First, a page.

The Trial Today: May 10

Here’s a sample of what occurred on this day in the Lincoln conspiracy trial:

  • Two of the military commissioners, one of whom was very vocal in his criticism of the commission, were replaced
  • The first court reporters were sworn in
  • The conspirators were officially arraigned on the charge and specification against them
  • The rules of the court were established

This date also marks the first appearance of artwork by historical illustrator and cartoonist, Jackie Roche. I’ve been a fan of Jackie’s work since we first “met” in 2014, following the publication of one of her comics that highlighted the experiences of the Petersen House boarder who lived in the room where Lincoln died, Willie Clark. Jackie is not only a talented artist but also a devoted historian. She thoroughly researches every topic she creates art for and includes footnotes in her comics. Jackie was kind enough to create six different images for this project demonstrating the six different seating arrangements the conspirators went through during the trial. Please visit her website to see more of her amazing work. Her comic on the forgotten people who lived at Arlington House, in what is now Arlington National Cemetery, is one of my favorite pieces.

The May 10, 1865 entry for the trial of the Lincoln assassination conspirators is now released and has more information. Please click here to access it. You can also access it through The Trial homepage.


Throughout May and June of 2020, I am publishing a day by day chronology of the trial of the Lincoln assassination conspirators. This includes almost daily posts announcing the release of what happened at the conspiracy trial 155 years ago. For more information about the creation of this project please click here.

Categories: History | Tags: | 8 Comments

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8 thoughts on “The Trial Today: May 10

  1. Eileen M. Mulcahy

    May 10th is also John Wilkes Booth’s birthday and his parent’s wedding anniversary.

  2. t\\

    Thanks so much for your account of the trial and your other work. It is fascinating.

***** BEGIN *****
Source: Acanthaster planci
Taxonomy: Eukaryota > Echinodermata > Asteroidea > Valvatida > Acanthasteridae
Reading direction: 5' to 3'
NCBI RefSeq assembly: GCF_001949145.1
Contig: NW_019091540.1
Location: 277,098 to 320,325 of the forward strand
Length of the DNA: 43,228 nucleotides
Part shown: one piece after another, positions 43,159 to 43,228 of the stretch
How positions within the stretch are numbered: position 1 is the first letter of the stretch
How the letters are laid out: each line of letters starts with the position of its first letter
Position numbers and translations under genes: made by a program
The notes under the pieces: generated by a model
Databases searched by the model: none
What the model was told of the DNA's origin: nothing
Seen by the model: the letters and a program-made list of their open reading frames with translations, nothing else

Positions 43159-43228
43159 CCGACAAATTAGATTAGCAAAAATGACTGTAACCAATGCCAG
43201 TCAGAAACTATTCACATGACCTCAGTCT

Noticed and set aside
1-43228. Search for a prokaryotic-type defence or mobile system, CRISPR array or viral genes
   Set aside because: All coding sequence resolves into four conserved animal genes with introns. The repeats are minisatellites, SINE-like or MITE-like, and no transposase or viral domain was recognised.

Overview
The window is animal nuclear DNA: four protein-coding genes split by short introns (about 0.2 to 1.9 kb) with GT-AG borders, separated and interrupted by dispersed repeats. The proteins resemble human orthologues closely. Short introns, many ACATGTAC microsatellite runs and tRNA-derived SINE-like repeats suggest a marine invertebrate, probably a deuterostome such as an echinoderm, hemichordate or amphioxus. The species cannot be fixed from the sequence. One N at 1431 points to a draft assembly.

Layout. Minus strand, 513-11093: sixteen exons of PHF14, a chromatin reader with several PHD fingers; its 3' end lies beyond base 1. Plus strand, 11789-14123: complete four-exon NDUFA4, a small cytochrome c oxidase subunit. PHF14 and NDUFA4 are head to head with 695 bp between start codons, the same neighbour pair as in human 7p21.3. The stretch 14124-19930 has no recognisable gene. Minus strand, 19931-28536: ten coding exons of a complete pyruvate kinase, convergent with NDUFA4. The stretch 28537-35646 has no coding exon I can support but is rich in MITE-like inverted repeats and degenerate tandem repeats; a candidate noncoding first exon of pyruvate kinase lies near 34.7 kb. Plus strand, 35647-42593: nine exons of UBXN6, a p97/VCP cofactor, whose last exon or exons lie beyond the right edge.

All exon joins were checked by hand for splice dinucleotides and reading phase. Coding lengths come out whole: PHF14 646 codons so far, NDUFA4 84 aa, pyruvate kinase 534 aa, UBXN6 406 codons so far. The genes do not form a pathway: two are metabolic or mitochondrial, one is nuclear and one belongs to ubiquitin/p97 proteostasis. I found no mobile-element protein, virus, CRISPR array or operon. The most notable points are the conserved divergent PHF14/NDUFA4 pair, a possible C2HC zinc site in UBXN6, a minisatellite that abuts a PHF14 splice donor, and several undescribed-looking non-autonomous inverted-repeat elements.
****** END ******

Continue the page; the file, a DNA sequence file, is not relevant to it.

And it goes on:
3. Paul Hancq

    Jackie Roche’s comic on the forgotten people who lived at Arlington House is really good and meaningful!

  4. In the charge and specification, Holt originally named Stanton as an intended victim. For unknown reasons, he deleted Stanton’s name in a revision of the document. This may have been because Holt felt the prosecution could not make a case against the defendants for an attempt on Stanton or because Stanton ordered it, fearing revelation of embarrassing facts, such as his authorship of the Dahlgren orders.

    • You are correct, John. Yet it is interesting that the case against Michael O’Laughlen was almost entirely based on him supposedly lying in wait for Edwin Stanton and not, as the specification lays out, U. S. Grant. Seems like an oversight on Holt’s part to change the charge but not change the presented evidence. Of course we know that is because there wasn’t any evidence that O’Laughlen targeted Grant.

  5. Thank you for your response, Dave. The charge and specification could not possibly fit all the defendants and unindicted co-conspirators when so much was yet unknown. The charge against O’Laughlen is an example of that. Even if the Commissioners had accepted the eyewitness testimony that put him in the Stanton home the night of the 13th, where and when the Grants were guests (which, they didn’t; they believed his alibi witnesses), that hardly constituted “lying in wait” to murder anyone. It was other evidence that tied him to Booth’s conspiracy and that resulted in his conviction. In my opinion, there WAS an attempt on Grant, but not by O’Laughlen, but by the fellow who followed Grant on the train to Burlington, New Jersey, as attested to by Atzerodt and the anonymous letter Grant received a day or two later.

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